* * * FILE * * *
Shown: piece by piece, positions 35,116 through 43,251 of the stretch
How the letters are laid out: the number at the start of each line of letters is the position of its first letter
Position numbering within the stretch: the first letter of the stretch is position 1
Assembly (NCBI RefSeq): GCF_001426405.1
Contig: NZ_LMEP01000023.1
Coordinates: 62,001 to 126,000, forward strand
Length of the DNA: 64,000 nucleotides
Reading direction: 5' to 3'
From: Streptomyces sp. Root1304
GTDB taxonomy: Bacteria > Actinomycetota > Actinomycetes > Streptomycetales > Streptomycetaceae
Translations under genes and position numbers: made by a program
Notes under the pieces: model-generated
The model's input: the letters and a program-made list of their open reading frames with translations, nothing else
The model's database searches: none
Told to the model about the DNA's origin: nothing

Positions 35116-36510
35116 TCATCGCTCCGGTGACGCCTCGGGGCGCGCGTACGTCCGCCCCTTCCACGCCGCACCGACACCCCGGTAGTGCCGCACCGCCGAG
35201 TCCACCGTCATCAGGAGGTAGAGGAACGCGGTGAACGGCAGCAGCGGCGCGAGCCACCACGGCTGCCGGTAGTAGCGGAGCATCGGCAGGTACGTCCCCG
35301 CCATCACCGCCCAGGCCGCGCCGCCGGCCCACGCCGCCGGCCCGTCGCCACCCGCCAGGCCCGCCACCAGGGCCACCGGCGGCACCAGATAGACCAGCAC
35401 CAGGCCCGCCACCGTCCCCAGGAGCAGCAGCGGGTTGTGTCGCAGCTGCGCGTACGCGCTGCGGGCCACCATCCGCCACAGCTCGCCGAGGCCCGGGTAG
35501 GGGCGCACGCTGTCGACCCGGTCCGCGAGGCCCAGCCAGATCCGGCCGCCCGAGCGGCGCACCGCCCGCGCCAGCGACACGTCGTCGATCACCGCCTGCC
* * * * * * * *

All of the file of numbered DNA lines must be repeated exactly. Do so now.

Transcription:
Shown: piece by piece, positions 35,116 through 43,251 of the stretch
How the letters are laid out: the number at the start of each line of letters is the position of its first letter
Position numbering within the stretch: the first letter of the stretch is position 1
Assembly (NCBI RefSeq): GCF_001426405.1
Contig: NZ_LMEP01000023.1
Coordinates: 62,001 to 126,000, forward strand
Length of the DNA: 64,000 nucleotides
Reading direction: 5' to 3'
From: Streptomyces sp. Root1304
GTDB taxonomy: Bacteria > Actinomycetota > Actinomycetes > Streptomycetales > Streptomycetaceae
Translations under genes and position numbers: made by a program
Notes under the pieces: model-generated
The model's input: the letters and a program-made list of their open reading frames with translations, nothing else
The model's database searches: none
Told to the model about the DNA's origin: nothing

Positions 35116-36510
35116 TCATCGCTCCGGTGACGCCTCGGGGCGCGCGTACGTCCGCCCCTTCCACGCCGCACCGACACCCCGGTAGTGCCGCACCGCCGAG
35201 TCCACCGTCATCAGGAGGTAGAGGAACGCGGTGAACGGCAGCAGCGGCGCGAGCCACCACGGCTGCCGGTAGTAGCGGAGCATCGGCAGGTACGTCCCCG
35301 CCATCACCGCCCAGGCCGCGCCGCCGGCCCACGCCGCCGGCCCGTCGCCACCCGCCAGGCCCGCCACCAGGGCCACCGGCGGCACCAGATAGACCAGCAC
35401 CAGGCCCGCCACCGTCCCCAGGAGCAGCAGCGGGTTGTGTCGCAGCTGCGCGTACGCGCTGCGGGCCACCATCCGCCACAGCTCGCCGAGGCCCGGGTAG
35501 GGGCGCACGCTGTCGACCCGGTCCGCGAGGCCCAGCCAGATCCGGCCGCCCGAGCGGCGCACCGCCCGCGCCAGCGACACGTCGTCGATCACCGCCTGCC